As a decile 4 school with a diverse multicultural roll, including 30 per cent Indian and 24 per cent Pasifika pupils, a strong component of Roskill’s success has been its focus on student wellbeing, with students themselves driving the programmes. The school has 240 Peace Foundation-trained student mediators who handle low-level conflicts between pupils, and Year 9 students get two anti-harassment classes explaining how the school deals with bullying.
“In our school, the fear of narking has gone,” says guidance leader Margaret Hoogendoorn. Exclusions have more than halved in the past five years, to around seven or eight a year, a rate the school says is vastly better than other decile 4 schools, thanks to its student mediation and restorative justice programmes.
That’s similar to Auckland Grammar’s, where O’Connor says about five boys a year are expelled. Yes, there are detentions — an hour and a half after school where boys are forced to sit, doing nothing at all, and talking to no one, in the assembly hall. Boys are said to loathe them with a passion.
At the girls’ schools, exclusion rates are vanishingly small. Baradene principal Sandy Pasley says only one girl has been excluded in her three years at the college, and at St Cuthbert’s, there have been none since 2005. Even detentions are rare at Baradene, where discipline is guided by the “loving heart” philosophy of St Madeleine Sophie Barat, founder of the Society of the Sacred Heart, whose nuns opened Baradene.
At St Cuthbert’s, where a staggering 45 per cent of Year 13 students won university scholarships — more than twice the proportion of the next best school, Auckland Grammar, with 29 per cent — working out how to increase already stratospheric achievement year on year has been the sort of problem many schools could only dream of.
St Cuthbert’s long-time principal, Lynda Reid, says that after a strategic planning exercise two years ago to set the school’s direction for the next decade, St Cuthbert’s has now instituted a “personal learning approach”, which puts more emphasis on the students’ emotional wellbeing. “The research we did showed that students who felt supported, who had a range of trusted adults mentoring them, performed best.”
New, smaller, tutor groups of between 14 and 17 students and two extra school houses have been formed. The house dean and tutor teacher stays with the same group throughout their high school life. The tutor groups are made up of students from each of the five secondary years. Senior students induct and mentor the Year 9s in their group. “They’re in small, quite intimate groups that give them a strong sense of a home base.”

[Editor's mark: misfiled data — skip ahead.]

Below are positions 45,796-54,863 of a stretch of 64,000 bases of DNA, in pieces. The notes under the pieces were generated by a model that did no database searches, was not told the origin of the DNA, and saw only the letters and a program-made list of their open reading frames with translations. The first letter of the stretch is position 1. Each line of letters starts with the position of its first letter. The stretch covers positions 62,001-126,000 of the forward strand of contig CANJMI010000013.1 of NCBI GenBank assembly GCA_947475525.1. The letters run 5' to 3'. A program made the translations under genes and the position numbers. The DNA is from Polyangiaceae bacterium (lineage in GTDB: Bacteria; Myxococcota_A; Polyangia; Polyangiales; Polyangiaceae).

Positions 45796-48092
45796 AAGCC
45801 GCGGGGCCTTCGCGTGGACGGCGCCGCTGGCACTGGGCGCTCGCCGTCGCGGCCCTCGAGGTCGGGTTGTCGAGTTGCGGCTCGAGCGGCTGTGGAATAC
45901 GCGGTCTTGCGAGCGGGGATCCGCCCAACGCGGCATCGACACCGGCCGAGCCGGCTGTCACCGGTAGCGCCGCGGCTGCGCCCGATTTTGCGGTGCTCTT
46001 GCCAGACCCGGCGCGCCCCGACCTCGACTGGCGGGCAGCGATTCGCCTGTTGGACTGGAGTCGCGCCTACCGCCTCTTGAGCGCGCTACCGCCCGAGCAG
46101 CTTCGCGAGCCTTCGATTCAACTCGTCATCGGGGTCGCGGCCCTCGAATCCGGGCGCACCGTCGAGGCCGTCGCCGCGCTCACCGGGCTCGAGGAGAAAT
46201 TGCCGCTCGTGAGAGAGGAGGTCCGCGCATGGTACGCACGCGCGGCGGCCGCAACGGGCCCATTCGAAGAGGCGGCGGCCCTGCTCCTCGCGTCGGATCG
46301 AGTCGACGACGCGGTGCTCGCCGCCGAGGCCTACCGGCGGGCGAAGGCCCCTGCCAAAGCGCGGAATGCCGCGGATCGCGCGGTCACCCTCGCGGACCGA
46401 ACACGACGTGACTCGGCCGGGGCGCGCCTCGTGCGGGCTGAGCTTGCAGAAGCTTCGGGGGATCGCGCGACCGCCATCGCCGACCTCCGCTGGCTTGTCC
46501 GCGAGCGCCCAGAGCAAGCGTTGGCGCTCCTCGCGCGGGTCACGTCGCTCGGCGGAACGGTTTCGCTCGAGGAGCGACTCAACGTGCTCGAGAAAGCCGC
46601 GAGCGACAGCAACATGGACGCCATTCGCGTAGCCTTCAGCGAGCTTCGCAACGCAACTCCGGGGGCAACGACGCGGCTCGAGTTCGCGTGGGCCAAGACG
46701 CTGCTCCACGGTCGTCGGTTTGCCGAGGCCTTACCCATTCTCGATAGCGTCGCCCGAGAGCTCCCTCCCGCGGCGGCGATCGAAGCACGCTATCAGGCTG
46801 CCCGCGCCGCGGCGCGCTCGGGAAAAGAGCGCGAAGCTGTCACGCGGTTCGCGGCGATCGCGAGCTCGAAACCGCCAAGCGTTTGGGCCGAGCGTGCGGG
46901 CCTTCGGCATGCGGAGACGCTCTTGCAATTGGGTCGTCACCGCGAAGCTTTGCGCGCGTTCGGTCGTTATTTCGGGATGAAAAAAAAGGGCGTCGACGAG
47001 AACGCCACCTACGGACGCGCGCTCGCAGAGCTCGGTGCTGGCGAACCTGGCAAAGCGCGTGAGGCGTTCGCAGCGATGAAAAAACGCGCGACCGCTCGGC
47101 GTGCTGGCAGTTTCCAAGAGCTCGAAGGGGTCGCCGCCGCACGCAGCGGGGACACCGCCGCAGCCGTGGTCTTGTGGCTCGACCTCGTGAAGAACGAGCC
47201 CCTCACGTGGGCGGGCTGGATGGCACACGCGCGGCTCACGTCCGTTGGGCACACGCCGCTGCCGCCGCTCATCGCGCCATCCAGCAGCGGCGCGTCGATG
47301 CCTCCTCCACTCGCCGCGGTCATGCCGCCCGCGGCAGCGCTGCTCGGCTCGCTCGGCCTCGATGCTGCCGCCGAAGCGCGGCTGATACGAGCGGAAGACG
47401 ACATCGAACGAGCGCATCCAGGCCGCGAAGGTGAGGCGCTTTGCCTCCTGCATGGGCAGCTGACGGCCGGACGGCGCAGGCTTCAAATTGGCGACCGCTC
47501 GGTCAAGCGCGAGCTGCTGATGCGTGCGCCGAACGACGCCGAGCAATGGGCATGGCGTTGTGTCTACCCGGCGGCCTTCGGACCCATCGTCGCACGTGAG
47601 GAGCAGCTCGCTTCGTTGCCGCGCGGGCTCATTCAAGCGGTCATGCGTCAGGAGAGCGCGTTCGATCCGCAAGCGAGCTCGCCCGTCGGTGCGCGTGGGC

Bullying is rare at the school now, and has improved dramatically since the advent eight years ago of the Kahunui programme — a remote campus in the Bay of Plenty where Year 10 girls spend a month living together in cabins, looking after themselves, cooking, cleaning and learning outdoor survival and conflict-resolution skills. “It’s about social and emotional development and it’s succeeded beyond our wildest dreams,” says Reid. “Our academic results have improved year on year since then, despite the fact the girls are missing a month in a regular classroom.”
You won’t find many similar initiatives at Auckland Grammar, where O’Connor says the school is an unapologetically late adopter of teaching innovations, although he has introduced the “four-minute walk through” by the school’s five-member executive, of the class of every teacher, every term. They’re only now looking at e-learning strategies and device policies and have just hired a social media manager. When Metro visited in May, the Auckland Grammar School Twitter account had been live for a week.
In the art of teaching — pedagogy, they call it in the trade — there seems to be a constant stream of ideas on how to do things differently or better. Hattie’s research tested the impact of 200 of them and found most will work to some degree.
“Ninety-five to 98 per cent of things we do in the name of enhancing achievement does enhance achievement. All you need to enhance achievement is a pulse.” What makes the biggest difference is the expertise of the teachers — “teachers who work together collaboratively to understand their impact”.
The four schools we looked at all use student feedback, usually in the form of written evaluations, to direct teaching. At Grammar, teachers use them in performance appraisals to show how they’ve changed their techniques when something didn’t work. Asked how many teachers he’s sacked for poor performance, O’Connor won’t say. “That’s an unfair question. But I will say that while we have high standards for the boys, we have exactly the same for the teachers.”